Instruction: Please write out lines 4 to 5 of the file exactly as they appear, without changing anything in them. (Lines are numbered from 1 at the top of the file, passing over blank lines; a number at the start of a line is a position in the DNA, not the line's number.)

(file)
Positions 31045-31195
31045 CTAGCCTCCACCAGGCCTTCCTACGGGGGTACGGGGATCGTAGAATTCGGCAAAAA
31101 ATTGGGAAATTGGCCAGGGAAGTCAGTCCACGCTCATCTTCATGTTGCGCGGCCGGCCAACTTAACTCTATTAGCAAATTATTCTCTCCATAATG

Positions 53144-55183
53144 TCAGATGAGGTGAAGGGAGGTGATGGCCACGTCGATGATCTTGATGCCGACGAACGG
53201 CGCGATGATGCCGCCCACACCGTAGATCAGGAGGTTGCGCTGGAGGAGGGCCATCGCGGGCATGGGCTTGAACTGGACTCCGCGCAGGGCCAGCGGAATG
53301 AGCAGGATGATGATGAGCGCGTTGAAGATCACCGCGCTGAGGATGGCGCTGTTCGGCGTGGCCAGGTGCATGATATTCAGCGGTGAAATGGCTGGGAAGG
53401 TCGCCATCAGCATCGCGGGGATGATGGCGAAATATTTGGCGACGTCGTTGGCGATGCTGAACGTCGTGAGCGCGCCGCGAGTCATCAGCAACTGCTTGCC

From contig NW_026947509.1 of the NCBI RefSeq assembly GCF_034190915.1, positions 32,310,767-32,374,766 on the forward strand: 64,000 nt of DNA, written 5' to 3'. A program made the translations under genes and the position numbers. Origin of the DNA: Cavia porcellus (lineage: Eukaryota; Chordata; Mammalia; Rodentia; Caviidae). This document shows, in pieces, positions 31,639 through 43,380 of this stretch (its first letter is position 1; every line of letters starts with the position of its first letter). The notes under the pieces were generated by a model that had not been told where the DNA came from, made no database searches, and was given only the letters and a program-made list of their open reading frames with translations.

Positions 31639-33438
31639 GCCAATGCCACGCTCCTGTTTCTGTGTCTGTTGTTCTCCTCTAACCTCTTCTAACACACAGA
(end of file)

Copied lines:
Positions 53144-55183
53144 TCAGATGAGGTGAAGGGAGGTGATGGCCACGTCGATGATCTTGATGCCGACGAACGG